I usually look forward to news of the latest tech gadgets from the annual CES in Las Vegas. This year, the news was punctuated with that short-term power blackout that really stalled the affair. But one of the bigger developments appeared to be the spread of Amazon’s Alexa, featured in Fire TV streaming boxes and the various Echo products.
This weekend, I caught ads for Dish Network that touted the arrival of Alexa, but it appears that you also need an Echo for it to work. It’s not evidently embedded in Dish’s set-top boxes, although I suppose that will come over time. I also wonder how soon this capability might come to DirecTV or other TV services. Or is Google Voice going to appear? What about Microsoft’s Cortana, which appears to be left way behind, particularly since the collapse of the company’s mobile platform?
More to the point, just how many Echos is Amazon selling these days? By extending compatibility, will customers rush out to buy them, or regard it all as just more features most of you will never use?
Would Apple ever consider licensing Siri to third parties in the same fashion, or will it be restricted to it own gear? Does it matter with hundreds of millions of devices already sporting Apple’s digital assistant?
In the meantime, on this week’s episode of The Tech Night Owl LIVE, we featured tech journalist Josh Centers, Managing Editor for TidBITS, and author of “Take Control of Apple TV” and other titles. Josh talked at length about the notorious CPU bug and how it’s impacted the computing world. Gene brought up reports that older Windows PCs will evidently suffer from performance reductions, and Josh mentioned cloud services, such as gaming systems, which were heavily impacted. There was a brief discussion of 4K TVs which moved into the Apple TV 4K. Has Apple’s set-top streaming box realized its potential, or has it become less useful with the growth of smart TVs that offer their own streaming channels without needing outside gear? Josh mentioned the TCL televisions that come with Roku technology built in. There was also a CES 2018 update and some of the most interesting new gadgets.
I’ll mention Apple TV in more detail in the next article.
You also heard from prolific author Bob “Dr. Mac” LeVitus, who summarized his joint tests of an iPhone X and the iPhone 8 Plus. He carried around one of them in each pocket for weeks, and tested the cameras to see which he preferred and why. Which one did he decide to keep? What about the CPU bug and its impact, and about the misleading impression created by some members of the media that it was just an Apple problem and not one that affected billions of devices? Gene and Bob also talked about Apple’s iMac Pro workstation, which can cost over $13,000 when fully maxed out. Will Apple keep its promise to release a newly-designed Mac Pro that will be both modular and upgradeable? Or will the company just stick with the new iMac? Gene explained why he suspects one of Apples new display will offer 8K to better support movie editing.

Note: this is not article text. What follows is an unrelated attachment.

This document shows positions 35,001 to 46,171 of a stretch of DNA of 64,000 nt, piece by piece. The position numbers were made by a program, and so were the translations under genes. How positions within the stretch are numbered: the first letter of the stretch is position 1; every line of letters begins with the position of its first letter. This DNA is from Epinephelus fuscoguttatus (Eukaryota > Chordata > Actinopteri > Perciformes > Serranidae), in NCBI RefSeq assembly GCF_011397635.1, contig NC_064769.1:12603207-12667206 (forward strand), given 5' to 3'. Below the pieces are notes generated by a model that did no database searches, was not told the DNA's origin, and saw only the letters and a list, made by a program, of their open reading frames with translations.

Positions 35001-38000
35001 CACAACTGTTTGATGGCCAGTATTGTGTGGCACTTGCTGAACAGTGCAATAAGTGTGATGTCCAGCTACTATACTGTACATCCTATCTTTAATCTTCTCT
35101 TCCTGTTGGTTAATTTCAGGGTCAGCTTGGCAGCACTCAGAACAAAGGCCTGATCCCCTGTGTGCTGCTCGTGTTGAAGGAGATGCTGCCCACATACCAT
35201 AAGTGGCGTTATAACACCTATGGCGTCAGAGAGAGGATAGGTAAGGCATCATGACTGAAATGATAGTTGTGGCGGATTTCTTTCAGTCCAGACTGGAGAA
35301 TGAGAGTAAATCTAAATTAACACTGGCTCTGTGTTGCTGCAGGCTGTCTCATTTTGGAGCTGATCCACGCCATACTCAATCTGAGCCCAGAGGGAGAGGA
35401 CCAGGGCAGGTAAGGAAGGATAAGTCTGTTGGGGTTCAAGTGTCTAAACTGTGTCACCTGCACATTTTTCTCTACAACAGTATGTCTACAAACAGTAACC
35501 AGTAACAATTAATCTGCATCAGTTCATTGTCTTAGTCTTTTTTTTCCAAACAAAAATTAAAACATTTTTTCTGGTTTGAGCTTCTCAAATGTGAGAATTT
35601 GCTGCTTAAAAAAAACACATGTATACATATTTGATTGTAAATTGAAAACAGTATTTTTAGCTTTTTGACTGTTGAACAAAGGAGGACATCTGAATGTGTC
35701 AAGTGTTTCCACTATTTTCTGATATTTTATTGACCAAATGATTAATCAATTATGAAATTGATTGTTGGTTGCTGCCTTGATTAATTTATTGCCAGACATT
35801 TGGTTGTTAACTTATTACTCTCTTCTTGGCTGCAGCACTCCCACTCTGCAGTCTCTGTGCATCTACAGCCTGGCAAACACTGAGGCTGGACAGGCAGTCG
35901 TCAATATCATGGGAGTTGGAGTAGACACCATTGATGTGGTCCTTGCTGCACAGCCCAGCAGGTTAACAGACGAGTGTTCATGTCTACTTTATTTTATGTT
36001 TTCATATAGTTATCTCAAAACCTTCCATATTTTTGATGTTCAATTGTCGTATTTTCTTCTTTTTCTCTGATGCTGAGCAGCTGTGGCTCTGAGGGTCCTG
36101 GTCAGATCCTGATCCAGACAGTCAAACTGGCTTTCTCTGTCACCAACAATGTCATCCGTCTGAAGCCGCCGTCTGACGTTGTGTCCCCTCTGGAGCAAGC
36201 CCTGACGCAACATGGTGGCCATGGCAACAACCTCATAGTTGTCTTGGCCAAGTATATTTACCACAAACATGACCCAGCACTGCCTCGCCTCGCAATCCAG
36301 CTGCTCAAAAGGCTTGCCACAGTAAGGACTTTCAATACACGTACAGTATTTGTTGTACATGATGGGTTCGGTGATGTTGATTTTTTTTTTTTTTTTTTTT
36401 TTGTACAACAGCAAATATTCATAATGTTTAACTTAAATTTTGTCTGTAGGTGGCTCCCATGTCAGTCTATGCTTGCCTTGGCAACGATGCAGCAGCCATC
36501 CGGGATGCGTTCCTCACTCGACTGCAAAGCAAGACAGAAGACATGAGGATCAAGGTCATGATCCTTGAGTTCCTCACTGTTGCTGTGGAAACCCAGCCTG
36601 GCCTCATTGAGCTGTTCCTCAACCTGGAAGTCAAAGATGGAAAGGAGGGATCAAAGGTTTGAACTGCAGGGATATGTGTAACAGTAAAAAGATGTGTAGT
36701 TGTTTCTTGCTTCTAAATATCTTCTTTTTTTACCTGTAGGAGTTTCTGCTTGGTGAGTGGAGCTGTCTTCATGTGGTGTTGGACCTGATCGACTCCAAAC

On this week’s episode of our other radio show, The Paracast: Gene and special guest cohost Alejandro Rojas of OpenMinds.tv present Walter Bosley. He’s an author, blogger, former AFOSI agent and a former FBI counterintelligence specialist. He has researched mass shootings, breakaway civilizations, lost civilizations and more. On this episode, Walter will discuss the recent revelations about an unannounced Pentagon UFO program and its implications. Is this story part of a program of perception management about UFOs and possible disclosure? Walter uses his intelligence background to provide unique insights into what might be going on. He’ll also join Alejandro in a discussion about the possibilities of a secret space program, and just how advanced it might be.
In 2011, I received a third-generation Apple TV as a holiday present. I appreciated the gesture, since I was anxious to try Netflix streaming, and perhaps consider renting a movie from iTunes on occasion.
Unlike the original Apple TV, released in 2007, which provided a hard disk drive for storage of media content, the second and third generations had a mere 8GB flash storage, sufficient to manage streaming content. You couldn’t even store your purchased movies on them. For that, you had to rely on your Mac or iOS gadget.
The OS was essentially derived from iOS, as was the A-series CPU. The main difference between these two generations was improved HD support, from 720p to 1080p. Having used both, I can tell you that the difference in picture quality wasn’t all that significant.
Over the next few years, I became a fairly regular user, but mostly for Netflix. I had a very tight budget, and only rented movies when they had “closeout” prices, for $1.00 or so. But Netflix was a useful alternative for basic cable, and it was real nice to be able to watch some of my favorite TV shows without having to fast forward through the ads. The arrival of original content, such as “House of Cards,” only made it more useful.